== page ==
Employee share plans for start-ups – getting it right

Angela Bucher Director, People and Organisation, PwC Switzerland 24 Aug 2021

A well-thought-out employee share plan (long-term incentive plan, or LTI) can drive your business forwards, provided it’s aligned with your company’s needs. It can also avoid negative consequences for your start-up, your shareholders and your employees. So what do you need to keep in mind?

LTIs come in lots of different forms, including options, tokens and deferred cash plans. A well thought-out LTI can help a start-up attract talented people, gain their loyalty and motivate them. An LTI can also help you successfully implement your strategy, achieve the company’s goals and become more tax and cost-efficient. While the first challenge is getting the design of an LTI right, implementing it (e.g. drawing up the legal documentation) is just as important if you want to avoid any unwanted surprises. If a start-up pays attention to all aspects of its LTI, it protects itself from potential problems in the future. These include, for example, employees who make irreversible promises, leading to unpleasant (and often costly) problems.

To make sure your LTI adds value rather than just extra costs with no impact, we advise you to consider the following points:

What does a well-designed LTI look like?

Start-ups often look to best practice, but was does a well thought-out and practical LTI look like? There are many possibilities, and what works for another company might not be the right fit for you. It is important to start by setting the basic direction, i.e. decide between artificial participation in the form of cash and real participation in the form of shares:

Cash-based LTIs allow for greater flexibility, are easier to manage and protect your start-up’s capital structure. However, this type of LTI comes with certain risks for your company. Share-based LTIs strongly align the interests of employees with those of the company. In additional, private capital gains are tax-free in Switzerland and the accounting treatment for share-based LTIs can be more advantageous than for cash-based LTIs. On the other hand, share-based LTIs have an impact on the capital structure and entail a greater administrative burden.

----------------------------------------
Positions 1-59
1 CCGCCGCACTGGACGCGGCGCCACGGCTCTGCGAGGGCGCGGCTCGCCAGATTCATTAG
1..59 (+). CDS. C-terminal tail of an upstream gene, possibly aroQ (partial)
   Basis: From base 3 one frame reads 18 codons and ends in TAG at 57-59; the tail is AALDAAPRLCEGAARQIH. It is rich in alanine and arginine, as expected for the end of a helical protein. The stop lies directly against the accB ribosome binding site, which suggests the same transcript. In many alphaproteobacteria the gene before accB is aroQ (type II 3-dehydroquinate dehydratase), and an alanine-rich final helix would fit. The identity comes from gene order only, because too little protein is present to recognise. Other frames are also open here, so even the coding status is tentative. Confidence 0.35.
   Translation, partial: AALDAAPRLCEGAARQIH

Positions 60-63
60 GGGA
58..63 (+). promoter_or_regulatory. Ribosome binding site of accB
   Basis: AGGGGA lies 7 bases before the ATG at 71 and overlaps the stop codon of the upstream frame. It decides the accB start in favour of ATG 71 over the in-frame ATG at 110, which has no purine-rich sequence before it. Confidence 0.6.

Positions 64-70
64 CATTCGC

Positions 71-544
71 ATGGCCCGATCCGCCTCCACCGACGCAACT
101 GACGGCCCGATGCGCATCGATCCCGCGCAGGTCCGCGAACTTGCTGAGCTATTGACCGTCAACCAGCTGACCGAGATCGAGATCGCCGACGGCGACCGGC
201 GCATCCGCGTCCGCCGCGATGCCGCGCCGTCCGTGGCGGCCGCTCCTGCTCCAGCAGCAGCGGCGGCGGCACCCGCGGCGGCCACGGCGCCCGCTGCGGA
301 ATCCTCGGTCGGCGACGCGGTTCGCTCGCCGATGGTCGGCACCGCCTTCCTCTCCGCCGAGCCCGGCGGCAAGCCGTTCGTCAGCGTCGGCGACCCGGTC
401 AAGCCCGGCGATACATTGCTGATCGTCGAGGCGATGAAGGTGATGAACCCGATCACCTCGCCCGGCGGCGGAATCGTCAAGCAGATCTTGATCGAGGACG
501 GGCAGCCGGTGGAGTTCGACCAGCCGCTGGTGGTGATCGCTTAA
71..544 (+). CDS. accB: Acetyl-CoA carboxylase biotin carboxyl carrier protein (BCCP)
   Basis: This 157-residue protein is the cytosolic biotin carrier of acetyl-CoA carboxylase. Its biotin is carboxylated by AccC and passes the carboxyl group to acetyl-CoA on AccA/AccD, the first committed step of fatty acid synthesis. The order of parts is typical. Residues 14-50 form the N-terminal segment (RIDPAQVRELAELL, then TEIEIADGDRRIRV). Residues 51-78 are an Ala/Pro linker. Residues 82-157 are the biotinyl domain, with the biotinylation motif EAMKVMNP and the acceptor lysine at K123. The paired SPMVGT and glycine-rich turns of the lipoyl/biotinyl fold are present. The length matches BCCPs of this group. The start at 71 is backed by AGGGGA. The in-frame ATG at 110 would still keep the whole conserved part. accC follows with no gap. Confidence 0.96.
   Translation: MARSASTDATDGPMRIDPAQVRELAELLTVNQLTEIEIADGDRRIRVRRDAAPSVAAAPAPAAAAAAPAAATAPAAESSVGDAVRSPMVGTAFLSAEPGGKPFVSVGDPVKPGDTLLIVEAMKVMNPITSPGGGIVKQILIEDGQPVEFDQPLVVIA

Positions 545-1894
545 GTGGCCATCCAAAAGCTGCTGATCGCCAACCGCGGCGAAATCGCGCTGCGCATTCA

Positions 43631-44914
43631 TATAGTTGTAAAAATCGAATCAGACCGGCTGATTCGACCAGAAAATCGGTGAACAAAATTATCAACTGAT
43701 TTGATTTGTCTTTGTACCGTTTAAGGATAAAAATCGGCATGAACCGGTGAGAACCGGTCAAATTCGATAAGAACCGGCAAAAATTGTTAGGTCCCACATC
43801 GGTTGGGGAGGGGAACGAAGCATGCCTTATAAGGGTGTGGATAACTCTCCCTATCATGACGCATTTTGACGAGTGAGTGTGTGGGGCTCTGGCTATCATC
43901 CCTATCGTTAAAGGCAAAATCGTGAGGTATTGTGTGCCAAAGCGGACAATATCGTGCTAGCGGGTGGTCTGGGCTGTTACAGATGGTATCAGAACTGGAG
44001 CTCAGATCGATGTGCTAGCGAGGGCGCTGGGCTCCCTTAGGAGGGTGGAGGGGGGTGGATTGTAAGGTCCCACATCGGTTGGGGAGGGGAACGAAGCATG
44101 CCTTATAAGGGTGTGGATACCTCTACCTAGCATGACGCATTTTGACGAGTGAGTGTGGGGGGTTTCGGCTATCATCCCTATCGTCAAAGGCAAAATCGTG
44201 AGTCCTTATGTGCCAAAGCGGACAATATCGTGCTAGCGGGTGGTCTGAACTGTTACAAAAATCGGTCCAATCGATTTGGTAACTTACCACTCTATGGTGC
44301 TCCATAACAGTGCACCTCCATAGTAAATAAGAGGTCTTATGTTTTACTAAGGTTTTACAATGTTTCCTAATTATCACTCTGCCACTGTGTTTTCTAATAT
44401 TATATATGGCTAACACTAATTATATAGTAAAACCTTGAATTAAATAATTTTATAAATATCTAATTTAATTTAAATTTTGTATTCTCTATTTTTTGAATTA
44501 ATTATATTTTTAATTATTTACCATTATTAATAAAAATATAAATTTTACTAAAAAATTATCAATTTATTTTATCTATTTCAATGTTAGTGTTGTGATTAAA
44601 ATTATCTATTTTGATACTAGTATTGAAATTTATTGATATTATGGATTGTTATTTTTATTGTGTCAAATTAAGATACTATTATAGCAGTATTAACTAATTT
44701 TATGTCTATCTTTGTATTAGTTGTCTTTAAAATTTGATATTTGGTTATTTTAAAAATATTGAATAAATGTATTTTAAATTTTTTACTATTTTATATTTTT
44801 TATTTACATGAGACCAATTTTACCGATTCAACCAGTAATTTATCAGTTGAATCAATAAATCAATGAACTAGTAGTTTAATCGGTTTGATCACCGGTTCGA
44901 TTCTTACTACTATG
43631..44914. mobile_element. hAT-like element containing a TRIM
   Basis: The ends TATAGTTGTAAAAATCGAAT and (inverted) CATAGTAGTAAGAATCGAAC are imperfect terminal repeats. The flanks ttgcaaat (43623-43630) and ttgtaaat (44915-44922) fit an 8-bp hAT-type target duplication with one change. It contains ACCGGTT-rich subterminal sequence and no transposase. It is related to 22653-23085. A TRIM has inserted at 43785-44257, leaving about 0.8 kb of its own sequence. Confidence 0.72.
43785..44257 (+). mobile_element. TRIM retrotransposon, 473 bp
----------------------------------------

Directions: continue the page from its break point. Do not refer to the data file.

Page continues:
Depending on whether you choose a cash-based or a share-based LTI, you then need to determine the structure, such as the specific instrument you will use, eligibility and forfeiture rules. For a share-based LTI it is also essential to define a share value for tax purposes. This is especially important to avoid negative surprises when selling shares (i.e. avoiding a share of the proceeds being classified as earned income).

Why are plan rules essential?

The plan rules and associated documents provide employees with information about the design of the LTI, but also protect the employer from risks. When implementing an LTI, it is recommended that you have the following documents:

  • Term sheet: this document sets out the LTI framework so that it can be discussed with the relevant stakeholders (shareholders, board members, etc.).
  • Plan rules: these form the contractual basis of the LTI and are absolutely essential to protect the company from risk; the rules must find the right balance between general and specific formulations, for example giving the company a suitable margin of discretion, while also ensuring sufficient legal certainty for those who enrol in the plan.
  • Tax ruling: this document provides clarity with regard to the tax treatment of the LTI and the corresponding employer obligations, in particular with regard to the tax-relevant value of the shares (tax-free private capital gains).
  • Shareholders’ agreement: for share-based LTIs, it is highly recommended that this agreement provides for long-term risk prevention and covers topics such as right of first refusal and tag-along/drag-along rights.
What else should be considered?

It is essential that you keep an eye on the big picture:

  • existing shareholders and founding members might be affected by the introduction of an LTI and you may also need to assess the possible impact on your wealth tax burden
  • monitoring of financial feasibility and cash flow
  • new and existing agreements need to be aligned (e.g. various shareholders’ agreements and valuation methods)
  • communication is key to ensuring stakeholders (i.e. shareholders and employees) are fully incentivised
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Long-term incentive plans (LTIs) for small and medium-sized enterprises (SMEs)

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Contact us

Angela Bucher

Angela Bucher

Director, People and Organisation, PwC Switzerland

Tel: +41 58 792 43 16